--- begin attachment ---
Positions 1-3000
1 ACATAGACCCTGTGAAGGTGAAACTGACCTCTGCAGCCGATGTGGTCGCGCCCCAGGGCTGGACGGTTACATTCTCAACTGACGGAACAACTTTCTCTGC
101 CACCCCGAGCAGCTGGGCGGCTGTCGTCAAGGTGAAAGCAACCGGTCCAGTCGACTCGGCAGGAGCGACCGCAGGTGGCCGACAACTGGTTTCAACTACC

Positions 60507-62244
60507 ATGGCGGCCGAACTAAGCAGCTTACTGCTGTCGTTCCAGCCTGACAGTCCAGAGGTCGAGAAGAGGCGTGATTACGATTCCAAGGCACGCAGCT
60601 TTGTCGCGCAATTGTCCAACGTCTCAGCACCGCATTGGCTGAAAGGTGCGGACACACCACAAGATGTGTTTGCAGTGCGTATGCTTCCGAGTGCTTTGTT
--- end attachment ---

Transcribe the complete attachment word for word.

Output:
Positions 1-3000
1 ACATAGACCCTGTGAAGGTGAAACTGACCTCTGCAGCCGATGTGGTCGCGCCCCAGGGCTGGACGGTTACATTCTCAACTGACGGAACAACTTTCTCTGC
101 CACCCCGAGCAGCTGGGCGGCTGTCGTCAAGGTGAAAGCAACCGGTCCAGTCGACTCGGCAGGAGCGACCGCAGGTGGCCGACAACTGGTTTCAACTACC

Positions 60507-62244
60507 ATGGCGGCCGAACTAAGCAGCTTACTGCTGTCGTTCCAGCCTGACAGTCCAGAGGTCGAGAAGAGGCGTGATTACGATTCCAAGGCACGCAGCT
60601 TTGTCGCGCAATTGTCCAACGTCTCAGCACCGCATTGGCTGAAAGGTGCGGACACACCACAAGATGTGTTTGCAGTGCGTATGCTTCCGAGTGCTTTGTT